5 December 1965, The Organisation of African Unity demanded the UK use military force against Rhodesia. However the UK did not have the military capability to do this unless the Portuguese colonies or South Africa provided bases, which were not forthcoming.


Rhodesian UDI under Ian Smith 1964-65

12 November 1965, The UN called for all nations to refuse to recognise Rhodesian independence under Ian Smith.

11 November 1965. Rhodesia declared UDI from Britain under Ian Smith, the Prime Minister. The opposition leaders Joshua Nkomo and Robert Mugabe were in jail. The British Prime Minister Harold Wilson imposed trade sanctions and an oil embargo. However South Africa, and the neighbouring Portuguese colonies of Mozambique and Angola, assisted Mr Smith in overcoming sanctions, and large multinationals evaded them anyway. However the end of Portuguese rule in Angola and Mozambique in 1975 undermined Mr Smith�s regime and assisted the transfer to Black majority rule there.

25 October 1965. Harold Wilson went to Rhodesia for talks with Ian Smith. But see 11 November 1965.

7 October 1965. Ian Smith met Harold Wilson for talks at 10 Downing Street; the talks failed to avert UDI by Rhodesia on 11 November 1965.

27 October 1964, Wilson warned Rhodesia that a declaration of UDI would be treason.

6 September 1964, Ian Smith arrived in the UK for talks on independence.

13 April1964. Ian Smith became Prime Minister of Southern Rhodesia (now Zimbabwe). He succeeded Winston Field, who had resigned.


1963, African Nationalists in Northern Rhodesia and Nysaland demanded, and got, the dissolution of the Federation of Rhodesia and Nysaland. See 1953.

1 April1963, Joshua Nkomo was jailed in Southern Rhodesia.

11 October 1962, Hugh Foot resigned as British representative at the UN in protest at the British Government�s support for the regime in Southern Rhodesia (now Zimbabwe).

20 September 1961. Rhodesian Prime Ministers Ian Smith banned the Black opposition party.

18 May 1960. The Queen Mother opened the Kariba dam on the Zambesi River.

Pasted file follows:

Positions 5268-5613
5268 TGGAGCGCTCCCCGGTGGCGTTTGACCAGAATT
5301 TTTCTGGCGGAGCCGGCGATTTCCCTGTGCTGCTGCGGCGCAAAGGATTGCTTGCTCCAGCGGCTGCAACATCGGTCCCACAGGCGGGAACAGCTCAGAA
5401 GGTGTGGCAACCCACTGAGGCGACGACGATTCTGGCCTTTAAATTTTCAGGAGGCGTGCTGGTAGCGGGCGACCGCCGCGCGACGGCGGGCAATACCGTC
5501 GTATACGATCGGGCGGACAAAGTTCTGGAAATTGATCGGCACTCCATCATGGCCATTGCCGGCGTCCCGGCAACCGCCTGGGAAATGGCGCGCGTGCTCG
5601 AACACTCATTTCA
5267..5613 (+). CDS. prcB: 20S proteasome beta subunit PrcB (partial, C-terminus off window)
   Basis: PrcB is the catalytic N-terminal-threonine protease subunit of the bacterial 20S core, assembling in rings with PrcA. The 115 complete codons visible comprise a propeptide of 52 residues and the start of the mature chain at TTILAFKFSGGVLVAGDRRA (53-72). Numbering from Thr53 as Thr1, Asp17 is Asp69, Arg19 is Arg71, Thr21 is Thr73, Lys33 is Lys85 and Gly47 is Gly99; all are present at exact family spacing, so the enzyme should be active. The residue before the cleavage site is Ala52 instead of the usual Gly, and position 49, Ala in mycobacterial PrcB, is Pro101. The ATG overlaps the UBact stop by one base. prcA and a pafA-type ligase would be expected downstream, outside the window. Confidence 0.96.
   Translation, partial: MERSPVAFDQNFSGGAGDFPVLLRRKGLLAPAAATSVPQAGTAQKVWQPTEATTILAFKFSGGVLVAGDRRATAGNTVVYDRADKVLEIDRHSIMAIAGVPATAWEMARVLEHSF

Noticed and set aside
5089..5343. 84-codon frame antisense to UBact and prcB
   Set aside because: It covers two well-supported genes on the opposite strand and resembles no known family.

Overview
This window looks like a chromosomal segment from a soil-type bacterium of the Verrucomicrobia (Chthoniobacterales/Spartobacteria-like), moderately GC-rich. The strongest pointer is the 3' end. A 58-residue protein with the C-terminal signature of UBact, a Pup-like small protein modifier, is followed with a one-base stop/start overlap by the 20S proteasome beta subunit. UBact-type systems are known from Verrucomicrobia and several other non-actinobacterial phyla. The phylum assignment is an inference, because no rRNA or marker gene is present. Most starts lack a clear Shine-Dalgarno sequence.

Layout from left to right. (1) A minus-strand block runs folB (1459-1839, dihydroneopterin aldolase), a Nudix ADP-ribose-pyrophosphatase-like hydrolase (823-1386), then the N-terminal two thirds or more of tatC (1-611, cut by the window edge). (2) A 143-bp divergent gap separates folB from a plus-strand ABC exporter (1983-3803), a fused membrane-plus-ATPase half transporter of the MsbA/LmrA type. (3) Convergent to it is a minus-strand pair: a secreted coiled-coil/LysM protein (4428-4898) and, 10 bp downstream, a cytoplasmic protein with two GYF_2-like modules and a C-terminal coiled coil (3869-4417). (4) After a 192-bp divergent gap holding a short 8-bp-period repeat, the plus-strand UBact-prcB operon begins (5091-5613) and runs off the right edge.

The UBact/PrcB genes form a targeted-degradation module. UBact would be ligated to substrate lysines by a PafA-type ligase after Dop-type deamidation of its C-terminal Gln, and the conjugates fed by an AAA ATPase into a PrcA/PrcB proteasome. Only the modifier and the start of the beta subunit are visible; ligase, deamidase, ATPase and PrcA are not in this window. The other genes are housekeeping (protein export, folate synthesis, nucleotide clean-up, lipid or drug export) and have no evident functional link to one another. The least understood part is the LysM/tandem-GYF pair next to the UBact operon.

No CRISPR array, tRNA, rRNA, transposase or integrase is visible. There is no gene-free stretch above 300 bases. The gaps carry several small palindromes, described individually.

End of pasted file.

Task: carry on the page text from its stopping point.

6/1959, The wall of the Kariba Dam (Zambia-Zimbabwe border) was completed.

26 February 1959, State of Emergency in Southern Rhodesia.

6 November 1956. Work began on the Kariba High Dam on the River Zambesi, between Zambia and Zimbabwe. See 18 May 1960.

1953, Southern Rhodesia (Zimbabwe), Northern Rhodesia (Zamia) and Nysaland (Malawi) were united as the Federation of Rhodesia and Nysaland. See 1963.

30 May 1925, The British colony of Southern Rhodesia became self-governing as its assembly met for the first time.

21 February 1924, Robert Mugabe, President of Zimbabwe, was born.

10 October 1923. Rhodesia, formerly administered by the British South African Company, became a self-governing British colony. A vote had gone against union with South Africa.

27 October 1922, A referendum in Southern Rhodesia (now Zimbabwe) decided against a union with South Africa.

8 April1919. Ian Smith, Prime Minister of Rhodesia, was born in Selukwe, then Southern Rhodesia.

1911, Rhodesia was divided into Northern and Southern portions.

1 April1905, The Victoria Falls Bridge (Zimbabwe � Zambia) was completed.

18 November 1904, Gold was discovered in Rhodesia.

6 June 1904, Winston Joseph Field, Prime Minister of Southern Rhodesia (now Zimbabwe) from 12/1962, was born in Bromsgrove, England.

1896, Rebellion by the Shona and Ndebele against British rule, quashed in 1897.

11 November 1893, King Lobengula of the Matabele abandoned his capital Bulawayo and fled into exile, where he died in 1894.

4 November 1893. The British defeated the Matabele in battle in Zimbabwe and occupied the capital, Bulawayo.

23 October 1893, Forces of the British South African Company under James Starr suppressed a revolt by the Matabele people in what is now southern and western Zimbabwe.

1891, Britain signed a treaty with Portugal for a railway to be constructed from Southern Rhodesia (Zimbabwe) to Beira in Mozambique, as that was a nearer port than Cape Town; in return Portugal would receive a duty of not exceediong 3% of value of goods transported.

12 September 1890. The British South Africa Company founded the town of Salisbury, now Harare, after a pioneer march from South Africa.It was named after the British Prime Minister, Lord Salisbury.

1835, The Shona people were being displaced and subjugated by incoming Ndebele, who forced the Shona to pay them tribute.

1250-1600, Peak of the Mwene Mutapa or Great Zimbabwe Empire. Its wealth was derived from gold mining, cattle grazing, and trading with merchants from the African coast. The capital of Great Zimbabwe had a population of 10,000 and covered some 3 square miles, built with sophisticated drystone walling and drainage. Its suburbs extended even further out. Archeological goods found here include artefacts from Syria, the Indian Ocean islands and even China.

See December 18/great-zimbabwe-archaeology fpr more details.

12001300, Peak of the State of Mapungubwe, in what is now South Africa.